Now I'm worried...
What do sock puppets have to do with cooking, you ask? Since you had to ask, I gather you are not an aficionado of Alton Brown’s
Food Network Show, Good Eats.
(Those of you who recognized my little sock friends as yeast right off can skip the next paragraph.)
Good Eats is not your average cooking show. Yes, the host (the aforementioned Alton Brown) does cook. He also explains the science of cooking in a fun and creative way, utilizing such visual aids as a giant tongue, a male crew member dressed as a little Swiss girl (pigtails and all—it’s pretty scary), and the occasional sock puppet. In a show about using yeast, Alton explained that activated yeast molecules produce gas. To highlight this, he was surrounded by little sock friends burping their knitted heads off. Maybe you just had to be there…but every time I make bread or any baked good that calls for yeast, I think of those burping sock puppets. (Here, you can see it for yourself. But promise to come back, OK?)
It’s true I am a huge fan of Alton’s but I didn’t spend the better part of a week—off and on—designing and creating sock puppets just for fun. It’s part of my cunning plan to win a Food Network contest and attend the 10th Anniversary taping of Good Eats, plus attend the VIP after party and actually be in the presence of the great man himself. They’re choosing 6 winners, so I guess it won’t hurt to tell you to look here for contest rules and regs. The deadline is August 7, so you’d better hurry.
I would mention how much I want to win this contest, but you’d get bored reading all that “really, really, really, really…” so just think back to what it was like being a 17-year-old waiting for your crush to ask you to prom and you’ll get a feel for my emotional state. Not that I actually did that; my crush at 17 was a grown-up musician who didn’t live in my town and wasn’t going to my prom regardless…but I digress.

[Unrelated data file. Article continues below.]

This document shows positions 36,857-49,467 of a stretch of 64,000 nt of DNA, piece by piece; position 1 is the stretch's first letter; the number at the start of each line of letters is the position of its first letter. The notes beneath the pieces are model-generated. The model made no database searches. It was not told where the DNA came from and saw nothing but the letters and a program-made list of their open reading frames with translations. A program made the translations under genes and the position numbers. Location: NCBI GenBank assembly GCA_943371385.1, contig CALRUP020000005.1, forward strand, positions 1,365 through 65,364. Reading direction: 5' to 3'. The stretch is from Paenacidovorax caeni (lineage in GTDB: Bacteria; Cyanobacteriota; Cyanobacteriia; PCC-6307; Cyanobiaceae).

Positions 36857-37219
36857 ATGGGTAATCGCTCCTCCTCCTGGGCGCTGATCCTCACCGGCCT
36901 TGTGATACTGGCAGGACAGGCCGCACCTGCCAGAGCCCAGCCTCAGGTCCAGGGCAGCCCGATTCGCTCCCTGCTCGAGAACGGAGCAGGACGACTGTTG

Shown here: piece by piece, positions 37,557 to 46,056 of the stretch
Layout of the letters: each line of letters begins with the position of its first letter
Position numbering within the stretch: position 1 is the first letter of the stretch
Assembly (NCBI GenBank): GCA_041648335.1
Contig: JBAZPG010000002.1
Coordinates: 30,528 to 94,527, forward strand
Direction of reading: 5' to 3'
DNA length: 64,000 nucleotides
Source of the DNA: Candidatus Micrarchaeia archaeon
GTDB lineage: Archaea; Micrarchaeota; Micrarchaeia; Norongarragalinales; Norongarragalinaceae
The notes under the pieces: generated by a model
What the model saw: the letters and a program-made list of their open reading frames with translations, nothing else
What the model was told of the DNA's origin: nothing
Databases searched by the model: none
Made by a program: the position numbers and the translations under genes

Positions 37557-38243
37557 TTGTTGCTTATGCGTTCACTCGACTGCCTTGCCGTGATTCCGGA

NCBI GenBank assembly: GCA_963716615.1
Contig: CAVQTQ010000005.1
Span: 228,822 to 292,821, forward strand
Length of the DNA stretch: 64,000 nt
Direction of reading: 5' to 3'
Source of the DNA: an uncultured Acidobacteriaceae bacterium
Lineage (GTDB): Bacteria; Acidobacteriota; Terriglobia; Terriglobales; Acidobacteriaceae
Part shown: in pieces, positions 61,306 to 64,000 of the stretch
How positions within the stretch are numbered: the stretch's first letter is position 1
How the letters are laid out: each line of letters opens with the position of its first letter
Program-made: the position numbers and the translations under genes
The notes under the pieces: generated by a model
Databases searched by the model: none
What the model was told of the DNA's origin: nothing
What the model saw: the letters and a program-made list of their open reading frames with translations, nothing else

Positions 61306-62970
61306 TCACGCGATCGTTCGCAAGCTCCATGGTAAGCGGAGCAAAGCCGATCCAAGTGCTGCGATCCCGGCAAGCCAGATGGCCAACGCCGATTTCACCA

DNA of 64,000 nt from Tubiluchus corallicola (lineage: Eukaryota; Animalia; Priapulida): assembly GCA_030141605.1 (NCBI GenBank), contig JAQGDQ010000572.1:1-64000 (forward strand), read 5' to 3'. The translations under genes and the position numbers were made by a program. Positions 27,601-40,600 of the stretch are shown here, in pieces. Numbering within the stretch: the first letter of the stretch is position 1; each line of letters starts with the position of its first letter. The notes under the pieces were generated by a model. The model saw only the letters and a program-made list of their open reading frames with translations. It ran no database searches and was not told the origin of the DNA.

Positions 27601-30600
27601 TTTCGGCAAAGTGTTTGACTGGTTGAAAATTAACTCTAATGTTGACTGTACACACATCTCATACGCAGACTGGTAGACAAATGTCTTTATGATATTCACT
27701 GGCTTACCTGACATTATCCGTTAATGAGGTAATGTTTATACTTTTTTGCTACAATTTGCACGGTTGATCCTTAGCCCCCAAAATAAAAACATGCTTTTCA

Back to the contest: I realize my odds of winning are slim, despite the charms of my googley-eyed supporting cast. There was a time I wouldn’t even have entered, assuming that it wasn’t worth the trouble, that the disappointment would be too great, that I was doomed to fail . . . but now I think “So what?” So what if I don’t get a trip to Atlanta, so what if I don’t get to meet my food “idol”, so what if I just look silly on the Food Network Web site for all the world to see? Sometimes you just have to go for it. It cost me about $6 and several hours’ work. It might get me nothing; it might get me the trip of a lifetime. I’ll let you know.
If nothing else, I now have a family of sock puppets to do something with. I’m thinking costumes for Halloween, caroler outfits for Christmas, bunny ears for Easter . . . this may turn into a whole new trend in seasonal decorating!
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